Every time Warren Buffett issues his annual shareholder letter, investors ask:
“Will Berkshire Hathaway (BRK.A, BRK.B) ever pay a dividend?”
Uncle Warren’s answer is always the same: Berkshire shareholders are better served when the company’s immense riches (it ended Q3 with upwards of $66 billion in cash) are plowed back into the business.
Still, you shouldn’t take that to mean the Oracle of Omaha is against putting cash in shareholders’ pockets. He just he prefers another way of doing it: through share buybacks.
But here too, there’s a caveat. To keep from overpaying (a key buyback risk we’ll talk about in a moment), Berkshire will only repurchase its stock when it’s trading below 120% of book value. (Right now, BRK.A is sitting at around 131%, so don’t get too excited about a Berkshire buyback just yet.)
A Rare Win-Win for Investors
Under a buyback, a company purchases and essentially cancels its own stock. This reduces the total number of shares outstanding. And it gives each investor a bigger stake in the company and boosts earnings per share (EPS) because total earnings are divided by fewer shares. Higher EPS, in turn, drive higher share prices.
Dividends, of course, are simply regular payments a company sends out to its shareholders, usually quarterly.
Here’s the good news: both dividend payers and share repurchasers have outperformed the market in the long run, so if you hold companies that do one or the other, you’re already giving yourself a better shot at above-average returns.
For example, companies that buy back at least 5% of their outstanding shares every year, as tracked by the PowerShares Buyback Achievers Portfolio ETF (PKW), have posted an average total return of 9.5% a year between December 20, 2006, and December 31, 2014, compared to just 7.0% for the S&P 500.
Even “Dumb” Buyback Indexes Outperform the S&P 500
Studies of dividend payers’ performance stretch back a lot further, but the numbers look similar: according to Ned Davis Research, in the 43 years between January 1972 and December 31, 2014, companies that grew their dividends posted a 10.1% average annual return, while those that held their payouts steady returned 7.7%.
One thing you didn’t want to do in that time? Hold a lot of stocks that paid no dividends. They averaged just a 2.6% annual return—barely enough to keep up with inflation.
How a Dividend Fan Learned to Love Buybacks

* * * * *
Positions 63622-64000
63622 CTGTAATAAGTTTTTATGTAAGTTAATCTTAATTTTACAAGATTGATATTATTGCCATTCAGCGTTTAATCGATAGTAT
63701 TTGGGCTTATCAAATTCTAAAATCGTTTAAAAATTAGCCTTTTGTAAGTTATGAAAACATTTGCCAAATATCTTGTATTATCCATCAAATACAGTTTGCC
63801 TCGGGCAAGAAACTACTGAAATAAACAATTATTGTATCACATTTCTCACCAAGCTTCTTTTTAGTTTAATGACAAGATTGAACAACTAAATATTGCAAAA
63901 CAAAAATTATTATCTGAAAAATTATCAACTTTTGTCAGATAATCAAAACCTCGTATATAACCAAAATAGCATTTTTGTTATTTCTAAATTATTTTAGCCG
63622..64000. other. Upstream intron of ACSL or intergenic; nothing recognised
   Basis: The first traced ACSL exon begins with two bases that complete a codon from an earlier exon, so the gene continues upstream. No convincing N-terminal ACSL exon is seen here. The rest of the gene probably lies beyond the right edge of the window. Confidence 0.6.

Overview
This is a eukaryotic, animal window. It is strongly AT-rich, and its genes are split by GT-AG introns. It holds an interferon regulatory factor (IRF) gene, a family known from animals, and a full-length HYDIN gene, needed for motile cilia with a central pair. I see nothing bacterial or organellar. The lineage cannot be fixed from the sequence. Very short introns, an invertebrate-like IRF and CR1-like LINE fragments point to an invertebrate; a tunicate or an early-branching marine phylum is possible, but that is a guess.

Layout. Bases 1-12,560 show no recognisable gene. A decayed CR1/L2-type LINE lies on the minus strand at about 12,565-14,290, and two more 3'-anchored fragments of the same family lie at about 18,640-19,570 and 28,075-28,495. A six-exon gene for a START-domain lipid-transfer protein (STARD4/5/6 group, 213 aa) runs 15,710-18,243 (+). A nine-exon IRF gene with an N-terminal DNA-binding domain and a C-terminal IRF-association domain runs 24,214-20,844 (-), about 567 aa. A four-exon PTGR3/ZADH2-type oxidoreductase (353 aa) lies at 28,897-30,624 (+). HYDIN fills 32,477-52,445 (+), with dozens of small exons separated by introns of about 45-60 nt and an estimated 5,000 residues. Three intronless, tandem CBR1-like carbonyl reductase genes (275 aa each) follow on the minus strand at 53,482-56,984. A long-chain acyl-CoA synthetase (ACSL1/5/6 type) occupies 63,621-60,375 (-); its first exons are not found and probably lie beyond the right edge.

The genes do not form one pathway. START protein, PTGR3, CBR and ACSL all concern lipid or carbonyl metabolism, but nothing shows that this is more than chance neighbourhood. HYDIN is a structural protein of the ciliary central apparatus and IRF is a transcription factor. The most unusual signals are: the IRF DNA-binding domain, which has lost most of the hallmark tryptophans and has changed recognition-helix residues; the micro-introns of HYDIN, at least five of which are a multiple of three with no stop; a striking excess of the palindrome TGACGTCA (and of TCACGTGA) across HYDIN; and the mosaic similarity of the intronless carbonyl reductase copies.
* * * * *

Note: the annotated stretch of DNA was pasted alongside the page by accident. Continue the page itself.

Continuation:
I’ll be upfront: I love dividend stocks—especially out-of-favor ones throwing off safe yields of 7% and up.
But a high current yield is just a starting point. The key, as the Ned Davis study suggests, is to zero in on companies that also boast a history of large, consistent dividend hikes.
A classic example is Buffett’s investment in the Coca-Cola Company (KO), which he initiated in late 1988 and early 1989, when Coke shares could be had for around $2.80 apiece.
Today, Coke yields around 3.2%, but Buffett is actually yielding more than 45% on his initial stake, thanks to the company’s steady dividend hikes. (Today, Coke pays dividends at an annual rate of $1.32 a share, or about 47% of Buffett’s approximate purchase price.)
Besides the obvious benefit of getting cash in hand, dividends come out ahead for me because they keep management focused, limiting available cash flow and acting as a brake on poorly thought out acquisitions or expansions that don’t make sense.
More important, dividend cuts are the “third rail” of the investment world: touch them and you get zapped. That’s because investors see dividends as a promise, and if a company breaks it, swift punishment—in the form a free-falling share price—will quickly ensue.
Buyback pledges, on the other hand, may quickly fall by the wayside: Whole Foods Market, Inc. (WFM), for example, just added $1 billion to its buyback authorization, bringing its total to $1.3 billion. However, no one will be surprised—or likely even notice—if it doesn’t spend all that cash.
Don’t get me wrong. Just because I’m a big fan of dividends doesn’t mean I don’t think buybacks have a role to play. They absolutely do—and if you zero in on companies that are using them correctly, they can actually amplify your dividend payouts. Here’s how.
A Buyback Afterburner
The key to getting buybacks right is timing. Like any investor, companies should only purchase their shares when they’re a good value. If they’re overpriced, buybacks destroy shareholder value, and management is better off hiking the company’s dividend or investing in the business instead.
Biotech firm Gilead Sciences, Inc. (GILD), which I highlighted a couple weeks ago, offers a good example of a smart buyback plan in action.
In February, Gilead rolled out a $15-billion share-repurchase program to go along with the $3 billion it had remaining on its previous authorization. The company then repurchased $900 million of its shares in Q2 and $3.1 billion worth in Q3.
The move makes sense because Gilead is cheap: right now, it boasts a forward p/e ratio of just 8.9, a nice discount to rivals like Merck & Co., Inc. (MRK) and Abbvie, Inc. (ABBV), at 14.0 and 12.0, respectively. Also in February, Gilead announced its first dividend: $0.43 a share, paid quarterly, for a 1.65% annualized yield.
That buyback could actually boost the company’s dividend payments. Because repurchases cut the number of shares outstanding, Gilead will have fewer shares on which to pay out, leaving a larger slice of the pie for each one.
The bottom line: it pays to look for companies that pay regular—and preferably rising—dividends and buy back shares. But with buybacks, the magic elixir, as Mr. Buffett says, is value.
Remember the Coca-Cola example above, where Buffett is pocketing an unbelievable 47% yield on his initial stake in the company … which he bought 27 years ago?
I’ve just discovered a totally ignored stock that will get you to that type of yield much faster. Right now it throws off a safe 7.3%, and I’m confident its payout will double in 2016.